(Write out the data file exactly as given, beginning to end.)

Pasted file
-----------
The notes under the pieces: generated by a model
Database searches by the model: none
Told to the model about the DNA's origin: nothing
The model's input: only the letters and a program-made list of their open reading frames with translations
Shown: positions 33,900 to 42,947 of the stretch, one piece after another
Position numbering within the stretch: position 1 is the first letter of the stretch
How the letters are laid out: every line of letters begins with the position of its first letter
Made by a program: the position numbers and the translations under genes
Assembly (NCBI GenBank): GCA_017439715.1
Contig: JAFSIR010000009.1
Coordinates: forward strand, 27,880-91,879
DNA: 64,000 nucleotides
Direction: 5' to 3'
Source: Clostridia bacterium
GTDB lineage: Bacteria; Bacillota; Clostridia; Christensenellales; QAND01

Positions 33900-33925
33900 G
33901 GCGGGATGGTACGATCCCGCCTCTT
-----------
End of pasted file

The notes under the pieces: generated by a model
Database searches by the model: none
Told to the model about the DNA's origin: nothing
The model's input: only the letters and a program-made list of their open reading frames with translations
Shown: positions 33,900 to 42,947 of the stretch, one piece after another
Position numbering within the stretch: position 1 is the first letter of the stretch
How the letters are laid out: every line of letters begins with the position of its first letter
Made by a program: the position numbers and the translations under genes
Assembly (NCBI GenBank): GCA_017439715.1
Contig: JAFSIR010000009.1
Coordinates: forward strand, 27,880-91,879
DNA: 64,000 nucleotides
Direction: 5' to 3'
Source: Clostridia bacterium
GTDB lineage: Bacteria; Bacillota; Clostridia; Christensenellales; QAND01

Positions 33900-33925
33900 G
33901 GCGGGATGGTACGATCCCGCCTCTT